Here are a few tips for beginners:
- Don't be afraid of using a flash. Instead, get comfortable with using a flash on/off camera and learn how to shape light within a given scene. Remember when incorporating a flash you need to keep in mind that you are making adjustments for 2 separate exposures within the same shot. The first for the ambient light and the second for the amount of light you want to output from your flash(es).
- After you've become comfortable using a flash, explore the basic types of lighting for portraiture. Paramount, loop, split, rembrandt, and profile. This will provide enough knowledge and experience to help you customize your own setup to illustrate your vision.
- Every lens has a sweet spot. Gain an understanding of the specific limitations and advantages of every lens you use. This will help you understand what type of lens you should use given environmental conditions, distance to subject, desired depth of field, and creative vision.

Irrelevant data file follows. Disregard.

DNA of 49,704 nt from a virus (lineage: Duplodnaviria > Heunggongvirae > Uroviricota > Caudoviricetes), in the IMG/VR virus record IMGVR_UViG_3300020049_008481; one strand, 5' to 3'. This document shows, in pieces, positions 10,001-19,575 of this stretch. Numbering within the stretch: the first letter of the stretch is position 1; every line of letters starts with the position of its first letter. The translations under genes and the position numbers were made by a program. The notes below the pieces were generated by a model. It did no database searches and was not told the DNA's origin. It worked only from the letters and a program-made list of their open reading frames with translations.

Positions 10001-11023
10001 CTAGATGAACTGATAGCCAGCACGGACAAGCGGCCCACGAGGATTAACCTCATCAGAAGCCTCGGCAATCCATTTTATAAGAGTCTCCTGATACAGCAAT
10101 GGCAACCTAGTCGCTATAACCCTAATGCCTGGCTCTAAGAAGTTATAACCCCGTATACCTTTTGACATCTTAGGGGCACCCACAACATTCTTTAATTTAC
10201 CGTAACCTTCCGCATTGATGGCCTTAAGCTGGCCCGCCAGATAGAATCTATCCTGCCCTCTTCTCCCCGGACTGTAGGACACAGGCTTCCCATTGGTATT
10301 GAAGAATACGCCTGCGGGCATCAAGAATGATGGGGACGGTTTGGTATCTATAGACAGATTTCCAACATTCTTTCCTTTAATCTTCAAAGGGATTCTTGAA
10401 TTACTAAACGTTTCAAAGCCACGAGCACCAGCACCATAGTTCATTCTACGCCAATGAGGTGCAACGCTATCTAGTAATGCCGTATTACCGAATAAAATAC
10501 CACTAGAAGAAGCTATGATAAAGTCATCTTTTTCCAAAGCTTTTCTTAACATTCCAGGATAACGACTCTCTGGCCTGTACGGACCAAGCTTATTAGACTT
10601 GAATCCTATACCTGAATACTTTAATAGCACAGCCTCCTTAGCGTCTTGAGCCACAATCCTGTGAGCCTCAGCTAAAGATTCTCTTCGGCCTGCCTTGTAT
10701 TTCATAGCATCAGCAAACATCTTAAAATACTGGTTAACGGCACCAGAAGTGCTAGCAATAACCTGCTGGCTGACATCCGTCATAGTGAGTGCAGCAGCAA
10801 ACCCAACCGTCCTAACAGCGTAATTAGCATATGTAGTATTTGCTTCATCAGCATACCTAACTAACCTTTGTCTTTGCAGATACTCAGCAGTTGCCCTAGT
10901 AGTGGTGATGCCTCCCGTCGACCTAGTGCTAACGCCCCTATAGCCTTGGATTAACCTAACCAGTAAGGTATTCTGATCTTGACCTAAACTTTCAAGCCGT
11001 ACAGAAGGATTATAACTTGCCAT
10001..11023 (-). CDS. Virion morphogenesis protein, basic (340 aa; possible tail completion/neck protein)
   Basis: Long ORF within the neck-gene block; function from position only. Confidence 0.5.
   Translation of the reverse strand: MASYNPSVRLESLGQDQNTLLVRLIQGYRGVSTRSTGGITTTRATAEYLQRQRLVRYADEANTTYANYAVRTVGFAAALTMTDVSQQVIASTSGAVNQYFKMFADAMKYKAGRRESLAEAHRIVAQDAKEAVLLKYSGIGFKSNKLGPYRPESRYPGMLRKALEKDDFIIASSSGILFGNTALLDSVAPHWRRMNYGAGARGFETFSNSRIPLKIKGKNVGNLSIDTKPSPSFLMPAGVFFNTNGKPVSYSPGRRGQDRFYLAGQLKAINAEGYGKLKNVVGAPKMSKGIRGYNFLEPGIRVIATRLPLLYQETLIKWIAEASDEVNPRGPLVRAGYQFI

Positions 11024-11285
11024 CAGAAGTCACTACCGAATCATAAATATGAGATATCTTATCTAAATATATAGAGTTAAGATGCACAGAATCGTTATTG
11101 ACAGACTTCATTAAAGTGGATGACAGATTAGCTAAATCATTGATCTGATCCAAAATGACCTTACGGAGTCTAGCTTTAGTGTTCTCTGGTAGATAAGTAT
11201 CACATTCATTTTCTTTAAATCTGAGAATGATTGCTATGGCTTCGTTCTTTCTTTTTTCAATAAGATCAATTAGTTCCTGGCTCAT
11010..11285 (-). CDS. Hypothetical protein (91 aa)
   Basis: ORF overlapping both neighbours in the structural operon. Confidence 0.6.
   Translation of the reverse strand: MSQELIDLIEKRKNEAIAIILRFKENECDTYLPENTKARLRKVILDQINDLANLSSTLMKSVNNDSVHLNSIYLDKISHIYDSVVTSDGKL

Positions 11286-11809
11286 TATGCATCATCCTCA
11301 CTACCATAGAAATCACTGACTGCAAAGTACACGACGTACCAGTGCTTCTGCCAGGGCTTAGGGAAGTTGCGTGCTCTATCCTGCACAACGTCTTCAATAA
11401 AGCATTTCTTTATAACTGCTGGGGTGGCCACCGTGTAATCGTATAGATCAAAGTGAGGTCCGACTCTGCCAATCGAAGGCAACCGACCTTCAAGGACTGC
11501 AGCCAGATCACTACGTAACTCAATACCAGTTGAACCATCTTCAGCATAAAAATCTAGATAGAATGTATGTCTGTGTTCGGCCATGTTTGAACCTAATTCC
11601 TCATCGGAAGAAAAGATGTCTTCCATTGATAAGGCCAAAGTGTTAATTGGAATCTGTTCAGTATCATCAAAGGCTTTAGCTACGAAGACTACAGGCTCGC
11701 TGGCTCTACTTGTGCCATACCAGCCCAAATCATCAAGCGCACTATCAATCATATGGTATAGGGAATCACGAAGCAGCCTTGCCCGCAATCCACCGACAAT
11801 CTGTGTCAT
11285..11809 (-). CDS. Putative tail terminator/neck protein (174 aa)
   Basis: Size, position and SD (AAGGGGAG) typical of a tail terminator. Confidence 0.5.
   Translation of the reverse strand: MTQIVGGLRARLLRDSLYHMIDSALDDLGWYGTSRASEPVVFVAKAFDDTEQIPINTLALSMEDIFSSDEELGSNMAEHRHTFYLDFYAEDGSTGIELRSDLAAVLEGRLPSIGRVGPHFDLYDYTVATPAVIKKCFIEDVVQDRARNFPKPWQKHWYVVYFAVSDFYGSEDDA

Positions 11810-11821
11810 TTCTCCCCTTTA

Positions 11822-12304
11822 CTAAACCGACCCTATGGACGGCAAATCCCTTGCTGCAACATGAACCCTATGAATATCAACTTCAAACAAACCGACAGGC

Don't underestimate lighting. Position and type of lighting, continuous, spot or flash lighting make all the difference. Don't rely on your cameras ability to work under low light, a camera body is only 1/3rd of the technological aspect of taking the picture or video. The other 2/3rds are lens and lighting, people remember the lens, but forget lighting. Even if you get all 3 parts, it depends on how artistic you get with them.
Invest in lights, instead of bodies and you will see the difference. Learn 3 point lighting (master, key and back lighting).
After you learn about lighting. Play around with lighting too... learn what works and what doesn't... you might like shadows in certain parts of your subject and/or other parts of the frame.